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Putting together the patient flow jigsaw

There are numerous challenges facing any chief operating officer, but keeping on top of patient flow must be one of the most difficult. Not only does a COO need to know what is happening now, they have to know how to react when something happens that might disrupt patient flow.

The COO needs to be able to see at a glance what is happening in the Trust in real-time. That means having the intelligence at their fingertips to know how many attendances there have been so far in the day, what the rest of the day will look like and how this compares with other days in the week and with other weeks in the year.

However, most COOs will only be able to get some of this information if they are on site. They may have to visit the A&E department or manage to get hold of an out of date SITREP that has been emailed out across the Trust. The long and short of it is they can’t get the information they need without being logged on somewhere, or without speaking to people.

So having an app that allows a COO to see at a glance the intelligence they need to judge the current state of play from anywhere they choose, even from a hand held device, is a big leap forwards. It means being able to assess the safety level and stability of the service being provided at any given time of day. More importantly it means the COO can be proactive than reacting to old data and information that eventually finds its way across the system.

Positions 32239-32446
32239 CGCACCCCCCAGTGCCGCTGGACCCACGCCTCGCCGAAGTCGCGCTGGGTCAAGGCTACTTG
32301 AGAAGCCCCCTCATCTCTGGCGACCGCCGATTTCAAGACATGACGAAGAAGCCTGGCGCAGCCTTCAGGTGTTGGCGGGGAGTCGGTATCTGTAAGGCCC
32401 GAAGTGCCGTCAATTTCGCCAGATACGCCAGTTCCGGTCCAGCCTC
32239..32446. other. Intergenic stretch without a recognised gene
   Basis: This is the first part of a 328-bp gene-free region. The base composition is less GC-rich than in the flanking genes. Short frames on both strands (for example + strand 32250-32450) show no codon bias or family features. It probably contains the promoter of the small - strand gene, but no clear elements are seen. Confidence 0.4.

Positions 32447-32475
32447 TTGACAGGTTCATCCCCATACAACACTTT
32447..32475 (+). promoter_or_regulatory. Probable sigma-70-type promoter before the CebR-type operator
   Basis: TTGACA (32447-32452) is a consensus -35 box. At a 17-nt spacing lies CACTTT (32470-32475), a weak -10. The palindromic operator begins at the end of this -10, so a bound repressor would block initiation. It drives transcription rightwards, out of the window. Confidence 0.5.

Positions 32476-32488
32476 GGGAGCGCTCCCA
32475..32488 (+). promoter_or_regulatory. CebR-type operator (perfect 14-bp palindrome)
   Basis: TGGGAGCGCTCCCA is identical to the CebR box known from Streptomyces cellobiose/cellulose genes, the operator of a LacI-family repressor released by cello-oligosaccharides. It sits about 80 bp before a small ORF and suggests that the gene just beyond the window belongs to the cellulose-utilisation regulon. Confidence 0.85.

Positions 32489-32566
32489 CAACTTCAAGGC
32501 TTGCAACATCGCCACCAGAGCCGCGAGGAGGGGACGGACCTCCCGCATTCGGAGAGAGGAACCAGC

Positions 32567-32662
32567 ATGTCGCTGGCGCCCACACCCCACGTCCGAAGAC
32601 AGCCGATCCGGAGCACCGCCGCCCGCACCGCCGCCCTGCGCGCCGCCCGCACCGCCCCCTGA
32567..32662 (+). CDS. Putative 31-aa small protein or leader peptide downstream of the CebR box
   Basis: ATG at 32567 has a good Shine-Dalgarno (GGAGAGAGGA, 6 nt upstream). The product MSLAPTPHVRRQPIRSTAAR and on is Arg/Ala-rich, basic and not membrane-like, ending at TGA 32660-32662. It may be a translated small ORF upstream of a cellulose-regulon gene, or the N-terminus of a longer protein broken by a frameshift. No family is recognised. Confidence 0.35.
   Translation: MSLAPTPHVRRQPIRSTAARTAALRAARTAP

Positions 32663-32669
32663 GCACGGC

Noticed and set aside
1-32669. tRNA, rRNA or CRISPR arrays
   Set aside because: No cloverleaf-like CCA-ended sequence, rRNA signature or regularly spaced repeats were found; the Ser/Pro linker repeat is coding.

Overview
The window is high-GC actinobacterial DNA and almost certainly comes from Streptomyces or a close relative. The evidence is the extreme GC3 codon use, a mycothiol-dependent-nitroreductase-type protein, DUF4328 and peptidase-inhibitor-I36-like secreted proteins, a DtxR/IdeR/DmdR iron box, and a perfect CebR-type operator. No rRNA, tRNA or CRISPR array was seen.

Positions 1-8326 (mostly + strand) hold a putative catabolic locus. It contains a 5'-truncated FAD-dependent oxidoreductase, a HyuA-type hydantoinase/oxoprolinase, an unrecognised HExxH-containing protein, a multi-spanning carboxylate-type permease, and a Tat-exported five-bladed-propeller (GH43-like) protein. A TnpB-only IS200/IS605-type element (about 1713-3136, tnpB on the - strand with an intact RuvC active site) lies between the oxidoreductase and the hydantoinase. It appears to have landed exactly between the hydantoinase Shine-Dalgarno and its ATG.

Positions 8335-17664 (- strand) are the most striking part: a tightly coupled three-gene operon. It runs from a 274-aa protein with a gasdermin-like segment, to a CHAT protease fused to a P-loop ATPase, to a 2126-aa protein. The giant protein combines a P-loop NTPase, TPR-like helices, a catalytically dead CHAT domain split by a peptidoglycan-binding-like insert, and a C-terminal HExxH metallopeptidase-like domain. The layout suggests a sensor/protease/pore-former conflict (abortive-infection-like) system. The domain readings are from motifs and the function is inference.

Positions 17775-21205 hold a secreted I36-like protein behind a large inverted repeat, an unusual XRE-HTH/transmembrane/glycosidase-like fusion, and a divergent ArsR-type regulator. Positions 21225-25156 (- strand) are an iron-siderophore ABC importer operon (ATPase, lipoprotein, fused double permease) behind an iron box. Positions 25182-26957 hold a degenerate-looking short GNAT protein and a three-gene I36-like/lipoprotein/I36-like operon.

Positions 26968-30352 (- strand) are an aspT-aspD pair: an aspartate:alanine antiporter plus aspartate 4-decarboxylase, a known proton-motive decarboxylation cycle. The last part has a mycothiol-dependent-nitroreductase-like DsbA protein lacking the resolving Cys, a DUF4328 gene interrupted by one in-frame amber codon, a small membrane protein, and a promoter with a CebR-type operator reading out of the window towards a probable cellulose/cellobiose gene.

The next step is being able to understand what is going to happen tomorrow, the coming weekend, or in a month’s time or in six months’ time taking into account holidays and bank holiday periods. Every COO knows that there are activity pinch points but what exactly are they? When are they? What will be the impact on the organisation?

The senior management team needs information to be the driver for the decisions they make. This allows the team to prepare for surges in activity, adjust staffing portfolio and resource as required. It also allows a COO to be able to determine how many beds are needed on any given day, it allows for planned and phased opening and closing of beds with appropriate resource and staffing to be established. The COO can then maintain appropriate pressure into the system to drive performance and sustain patient flow at its optimum level without detrimental impact on the quality of care provided to patients.

It is these two vital sources of information that will allow every COO to deliver a quality and timely service in a planned way within an acute hospital environment.

Ben Rosling
Director of Transformation